Alice Paul, nurtured in the advanced direct action of the British suffragettes, could have tried immediately to organize a civil disobedience campaign on this side of the Atlantic. Instead, she sniffed the air, built relationships, developed credibility within the U.S. suffrage movement, and then chose a moment to test the political climate.
With the support of NAWSA, Paul organized a Woman’s Suffrage Parade in Washington in January 1913 — the day before Woodrow Wilson’s presidential inauguration. You can watch a version of the near-riot that resulted in the excellent HBO movie “Iron Jawed Angels,” starring Hilary Swank as Alice Paul. Except for a made-up love interest for Alice Paul, the film follows the narrative of the campaign in a remarkably accurate way.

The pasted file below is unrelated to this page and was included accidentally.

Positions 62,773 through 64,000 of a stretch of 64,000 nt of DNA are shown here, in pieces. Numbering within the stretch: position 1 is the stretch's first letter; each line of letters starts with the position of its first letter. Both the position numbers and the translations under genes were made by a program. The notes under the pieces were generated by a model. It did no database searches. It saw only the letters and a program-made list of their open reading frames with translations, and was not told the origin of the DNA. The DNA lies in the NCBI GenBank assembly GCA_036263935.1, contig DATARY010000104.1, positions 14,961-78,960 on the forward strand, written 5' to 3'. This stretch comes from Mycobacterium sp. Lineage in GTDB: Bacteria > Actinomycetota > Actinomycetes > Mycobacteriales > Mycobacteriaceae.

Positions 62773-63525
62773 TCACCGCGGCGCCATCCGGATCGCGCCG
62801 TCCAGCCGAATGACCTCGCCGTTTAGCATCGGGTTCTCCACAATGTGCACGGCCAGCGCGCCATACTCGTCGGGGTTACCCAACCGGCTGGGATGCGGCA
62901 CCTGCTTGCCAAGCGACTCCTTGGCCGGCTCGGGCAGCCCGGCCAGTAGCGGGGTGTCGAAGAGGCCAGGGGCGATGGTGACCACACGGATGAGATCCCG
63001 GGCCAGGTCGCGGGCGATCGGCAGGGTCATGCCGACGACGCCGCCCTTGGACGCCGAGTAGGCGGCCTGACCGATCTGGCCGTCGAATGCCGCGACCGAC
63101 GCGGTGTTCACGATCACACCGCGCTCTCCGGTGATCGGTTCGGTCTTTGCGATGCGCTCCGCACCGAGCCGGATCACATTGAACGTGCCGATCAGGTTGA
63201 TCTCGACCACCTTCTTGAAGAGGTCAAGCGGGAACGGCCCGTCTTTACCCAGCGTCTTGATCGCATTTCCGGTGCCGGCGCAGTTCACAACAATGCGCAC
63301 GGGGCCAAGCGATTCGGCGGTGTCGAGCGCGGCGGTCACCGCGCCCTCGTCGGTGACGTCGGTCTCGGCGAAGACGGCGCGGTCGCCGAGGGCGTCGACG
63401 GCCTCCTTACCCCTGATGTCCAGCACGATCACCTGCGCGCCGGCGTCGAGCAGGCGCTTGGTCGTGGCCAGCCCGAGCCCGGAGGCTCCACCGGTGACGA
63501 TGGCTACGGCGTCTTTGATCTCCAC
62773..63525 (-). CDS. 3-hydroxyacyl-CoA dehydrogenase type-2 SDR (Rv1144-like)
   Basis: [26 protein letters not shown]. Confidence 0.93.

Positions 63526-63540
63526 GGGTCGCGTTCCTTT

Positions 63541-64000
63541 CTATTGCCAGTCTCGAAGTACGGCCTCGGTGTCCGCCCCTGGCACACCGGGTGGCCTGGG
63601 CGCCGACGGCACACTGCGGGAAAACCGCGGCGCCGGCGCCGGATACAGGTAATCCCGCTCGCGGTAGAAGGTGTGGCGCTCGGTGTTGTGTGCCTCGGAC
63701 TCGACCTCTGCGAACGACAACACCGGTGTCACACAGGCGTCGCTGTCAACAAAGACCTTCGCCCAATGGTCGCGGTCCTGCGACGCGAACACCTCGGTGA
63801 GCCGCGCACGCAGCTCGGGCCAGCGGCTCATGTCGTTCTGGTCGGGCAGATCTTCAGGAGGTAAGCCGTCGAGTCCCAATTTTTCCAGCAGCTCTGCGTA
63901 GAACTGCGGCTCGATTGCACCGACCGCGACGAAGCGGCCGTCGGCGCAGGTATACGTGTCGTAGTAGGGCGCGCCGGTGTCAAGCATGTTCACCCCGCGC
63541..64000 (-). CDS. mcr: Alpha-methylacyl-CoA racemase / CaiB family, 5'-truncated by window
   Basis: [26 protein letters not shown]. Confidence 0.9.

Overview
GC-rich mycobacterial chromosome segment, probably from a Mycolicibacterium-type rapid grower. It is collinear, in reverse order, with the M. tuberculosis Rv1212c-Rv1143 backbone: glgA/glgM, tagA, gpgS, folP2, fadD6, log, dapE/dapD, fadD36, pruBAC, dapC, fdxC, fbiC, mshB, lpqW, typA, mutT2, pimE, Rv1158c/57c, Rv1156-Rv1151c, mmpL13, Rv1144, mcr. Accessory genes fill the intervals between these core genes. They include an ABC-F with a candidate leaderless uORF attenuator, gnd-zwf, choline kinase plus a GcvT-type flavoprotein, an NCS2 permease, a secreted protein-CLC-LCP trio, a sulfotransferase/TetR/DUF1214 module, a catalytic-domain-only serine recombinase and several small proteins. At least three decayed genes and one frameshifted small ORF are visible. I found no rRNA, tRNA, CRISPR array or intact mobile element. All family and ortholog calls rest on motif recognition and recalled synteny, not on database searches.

The thousands of women marching that day and the abuse they endured brought into the spotlight their demand for a suffrage amendment to the U.S. Constitution. Alice Paul and Lucy Burns concluded that the country was ready for a direct action campaign targeting President Wilson and the Democratic majority in Congress. Their gradual but edgy tactics in this direction led to a split with NAWSA and starting the National Woman’s Party.